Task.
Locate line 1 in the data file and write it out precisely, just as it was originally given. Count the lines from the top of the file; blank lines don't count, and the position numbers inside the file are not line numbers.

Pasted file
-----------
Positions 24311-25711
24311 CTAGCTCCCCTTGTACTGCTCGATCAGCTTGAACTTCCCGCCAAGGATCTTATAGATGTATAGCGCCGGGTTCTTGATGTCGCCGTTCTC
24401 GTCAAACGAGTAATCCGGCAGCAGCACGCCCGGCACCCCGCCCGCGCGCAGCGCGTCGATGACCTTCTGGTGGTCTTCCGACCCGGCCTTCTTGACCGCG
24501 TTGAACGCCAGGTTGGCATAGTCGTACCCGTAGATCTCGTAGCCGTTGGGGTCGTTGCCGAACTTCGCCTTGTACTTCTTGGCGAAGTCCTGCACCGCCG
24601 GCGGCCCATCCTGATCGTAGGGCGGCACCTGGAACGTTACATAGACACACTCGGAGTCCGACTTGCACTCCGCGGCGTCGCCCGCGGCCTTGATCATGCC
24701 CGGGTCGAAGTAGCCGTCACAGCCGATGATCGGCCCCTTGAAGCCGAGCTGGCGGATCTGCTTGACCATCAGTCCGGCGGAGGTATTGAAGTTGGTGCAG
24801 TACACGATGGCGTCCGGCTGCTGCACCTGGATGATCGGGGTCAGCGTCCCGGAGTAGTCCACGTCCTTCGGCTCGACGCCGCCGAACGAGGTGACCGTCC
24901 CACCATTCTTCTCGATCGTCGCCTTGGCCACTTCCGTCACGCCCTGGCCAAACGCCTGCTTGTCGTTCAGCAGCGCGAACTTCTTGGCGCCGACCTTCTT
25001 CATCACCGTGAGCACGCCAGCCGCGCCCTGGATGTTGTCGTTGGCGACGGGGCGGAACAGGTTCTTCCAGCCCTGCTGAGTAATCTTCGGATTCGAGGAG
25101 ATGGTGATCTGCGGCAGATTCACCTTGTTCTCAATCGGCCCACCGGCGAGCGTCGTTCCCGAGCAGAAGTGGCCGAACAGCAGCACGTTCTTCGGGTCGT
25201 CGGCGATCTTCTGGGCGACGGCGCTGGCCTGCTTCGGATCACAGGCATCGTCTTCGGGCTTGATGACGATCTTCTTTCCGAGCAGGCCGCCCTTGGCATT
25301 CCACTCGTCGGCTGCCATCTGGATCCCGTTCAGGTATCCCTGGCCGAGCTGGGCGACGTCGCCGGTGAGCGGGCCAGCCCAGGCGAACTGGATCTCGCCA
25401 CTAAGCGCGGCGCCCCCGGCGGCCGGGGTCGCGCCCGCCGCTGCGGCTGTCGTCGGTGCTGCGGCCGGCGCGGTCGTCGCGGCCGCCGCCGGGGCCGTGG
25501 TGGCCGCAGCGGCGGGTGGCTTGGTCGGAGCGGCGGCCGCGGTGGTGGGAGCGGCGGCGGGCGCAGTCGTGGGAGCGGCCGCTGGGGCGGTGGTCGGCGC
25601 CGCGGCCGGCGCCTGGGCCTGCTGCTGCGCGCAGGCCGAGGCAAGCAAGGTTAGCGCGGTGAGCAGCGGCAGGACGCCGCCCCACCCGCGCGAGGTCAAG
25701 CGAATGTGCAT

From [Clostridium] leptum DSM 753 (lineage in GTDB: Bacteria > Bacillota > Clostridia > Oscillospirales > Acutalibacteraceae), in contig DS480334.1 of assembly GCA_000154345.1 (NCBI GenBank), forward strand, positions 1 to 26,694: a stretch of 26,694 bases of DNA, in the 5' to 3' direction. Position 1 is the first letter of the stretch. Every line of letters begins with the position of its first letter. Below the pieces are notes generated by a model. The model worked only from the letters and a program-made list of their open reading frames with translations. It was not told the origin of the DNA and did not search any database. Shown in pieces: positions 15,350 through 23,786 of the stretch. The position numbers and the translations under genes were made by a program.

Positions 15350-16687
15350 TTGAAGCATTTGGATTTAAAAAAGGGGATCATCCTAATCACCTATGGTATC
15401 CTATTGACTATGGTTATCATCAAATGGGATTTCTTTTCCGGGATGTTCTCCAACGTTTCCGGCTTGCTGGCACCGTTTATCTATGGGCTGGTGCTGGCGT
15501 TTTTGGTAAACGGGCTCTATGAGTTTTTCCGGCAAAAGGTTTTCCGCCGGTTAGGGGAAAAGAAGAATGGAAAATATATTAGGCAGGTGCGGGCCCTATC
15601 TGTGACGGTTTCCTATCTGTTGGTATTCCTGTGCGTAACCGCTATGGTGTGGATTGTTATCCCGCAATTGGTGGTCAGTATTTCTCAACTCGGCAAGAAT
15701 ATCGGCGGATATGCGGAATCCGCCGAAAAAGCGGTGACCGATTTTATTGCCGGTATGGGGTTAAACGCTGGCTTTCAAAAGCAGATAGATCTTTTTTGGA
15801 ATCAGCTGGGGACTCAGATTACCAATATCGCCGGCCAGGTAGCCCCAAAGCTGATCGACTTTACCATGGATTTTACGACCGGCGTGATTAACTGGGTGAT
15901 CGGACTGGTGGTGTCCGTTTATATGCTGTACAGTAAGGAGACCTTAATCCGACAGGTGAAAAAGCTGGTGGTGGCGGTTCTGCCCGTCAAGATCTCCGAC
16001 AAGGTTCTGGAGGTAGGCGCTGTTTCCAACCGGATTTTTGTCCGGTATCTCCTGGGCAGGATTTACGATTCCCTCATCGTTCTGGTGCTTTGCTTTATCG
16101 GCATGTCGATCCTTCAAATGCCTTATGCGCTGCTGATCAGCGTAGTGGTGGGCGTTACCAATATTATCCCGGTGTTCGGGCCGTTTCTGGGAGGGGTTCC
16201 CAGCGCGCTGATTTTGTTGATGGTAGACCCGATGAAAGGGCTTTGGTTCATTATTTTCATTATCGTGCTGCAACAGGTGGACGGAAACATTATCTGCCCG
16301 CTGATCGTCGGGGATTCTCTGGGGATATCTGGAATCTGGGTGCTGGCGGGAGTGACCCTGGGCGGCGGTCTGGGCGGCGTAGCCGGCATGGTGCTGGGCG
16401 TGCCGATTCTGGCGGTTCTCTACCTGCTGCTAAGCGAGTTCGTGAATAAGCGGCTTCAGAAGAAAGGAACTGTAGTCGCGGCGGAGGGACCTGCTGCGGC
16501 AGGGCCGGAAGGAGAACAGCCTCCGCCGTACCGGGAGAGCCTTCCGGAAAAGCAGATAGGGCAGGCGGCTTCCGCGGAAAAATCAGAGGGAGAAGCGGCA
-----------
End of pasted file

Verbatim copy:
Positions 24311-25711